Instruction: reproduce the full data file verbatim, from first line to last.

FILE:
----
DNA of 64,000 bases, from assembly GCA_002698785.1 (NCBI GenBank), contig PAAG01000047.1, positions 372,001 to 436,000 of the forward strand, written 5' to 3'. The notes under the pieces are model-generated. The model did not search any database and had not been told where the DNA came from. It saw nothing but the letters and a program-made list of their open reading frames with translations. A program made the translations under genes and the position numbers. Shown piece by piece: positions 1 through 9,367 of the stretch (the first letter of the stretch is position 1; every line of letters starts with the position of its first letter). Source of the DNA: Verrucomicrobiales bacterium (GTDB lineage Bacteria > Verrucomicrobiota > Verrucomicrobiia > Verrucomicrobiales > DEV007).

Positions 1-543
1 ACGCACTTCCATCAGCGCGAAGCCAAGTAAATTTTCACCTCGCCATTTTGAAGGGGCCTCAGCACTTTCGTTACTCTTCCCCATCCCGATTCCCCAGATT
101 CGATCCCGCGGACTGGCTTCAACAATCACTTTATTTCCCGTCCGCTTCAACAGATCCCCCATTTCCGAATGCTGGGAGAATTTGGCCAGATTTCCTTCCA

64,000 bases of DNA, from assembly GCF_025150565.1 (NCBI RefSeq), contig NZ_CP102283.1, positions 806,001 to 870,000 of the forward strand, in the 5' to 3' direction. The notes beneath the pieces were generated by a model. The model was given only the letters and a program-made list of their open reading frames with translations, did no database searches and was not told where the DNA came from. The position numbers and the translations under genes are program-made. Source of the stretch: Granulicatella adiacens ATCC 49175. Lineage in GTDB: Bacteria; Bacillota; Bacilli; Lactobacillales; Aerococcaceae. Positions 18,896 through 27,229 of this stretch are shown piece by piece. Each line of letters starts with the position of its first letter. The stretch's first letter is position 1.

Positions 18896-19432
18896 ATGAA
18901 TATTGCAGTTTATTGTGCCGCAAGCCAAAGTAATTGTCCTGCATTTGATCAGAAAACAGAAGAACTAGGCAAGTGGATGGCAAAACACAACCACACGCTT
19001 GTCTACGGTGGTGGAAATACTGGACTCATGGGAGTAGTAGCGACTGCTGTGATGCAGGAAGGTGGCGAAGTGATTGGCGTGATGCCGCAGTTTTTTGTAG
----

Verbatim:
DNA of 64,000 bases, from assembly GCA_002698785.1 (NCBI GenBank), contig PAAG01000047.1, positions 372,001 to 436,000 of the forward strand, written 5' to 3'. The notes under the pieces are model-generated. The model did not search any database and had not been told where the DNA came from. It saw nothing but the letters and a program-made list of their open reading frames with translations. A program made the translations under genes and the position numbers. Shown piece by piece: positions 1 through 9,367 of the stretch (the first letter of the stretch is position 1; every line of letters starts with the position of its first letter). Source of the DNA: Verrucomicrobiales bacterium (GTDB lineage Bacteria > Verrucomicrobiota > Verrucomicrobiia > Verrucomicrobiales > DEV007).

Positions 1-543
1 ACGCACTTCCATCAGCGCGAAGCCAAGTAAATTTTCACCTCGCCATTTTGAAGGGGCCTCAGCACTTTCGTTACTCTTCCCCATCCCGATTCCCCAGATT
101 CGATCCCGCGGACTGGCTTCAACAATCACTTTATTTCCCGTCCGCTTCAACAGATCCCCCATTTCCGAATGCTGGGAGAATTTGGCCAGATTTCCTTCCA

64,000 bases of DNA, from assembly GCF_025150565.1 (NCBI RefSeq), contig NZ_CP102283.1, positions 806,001 to 870,000 of the forward strand, in the 5' to 3' direction. The notes beneath the pieces were generated by a model. The model was given only the letters and a program-made list of their open reading frames with translations, did no database searches and was not told where the DNA came from. The position numbers and the translations under genes are program-made. Source of the stretch: Granulicatella adiacens ATCC 49175. Lineage in GTDB: Bacteria; Bacillota; Bacilli; Lactobacillales; Aerococcaceae. Positions 18,896 through 27,229 of this stretch are shown piece by piece. Each line of letters starts with the position of its first letter. The stretch's first letter is position 1.

Positions 18896-19432
18896 ATGAA
18901 TATTGCAGTTTATTGTGCCGCAAGCCAAAGTAATTGTCCTGCATTTGATCAGAAAACAGAAGAACTAGGCAAGTGGATGGCAAAACACAACCACACGCTT
19001 GTCTACGGTGGTGGAAATACTGGACTCATGGGAGTAGTAGCGACTGCTGTGATGCAGGAAGGTGGCGAAGTGATTGGCGTGATGCCGCAGTTTTTTGTAG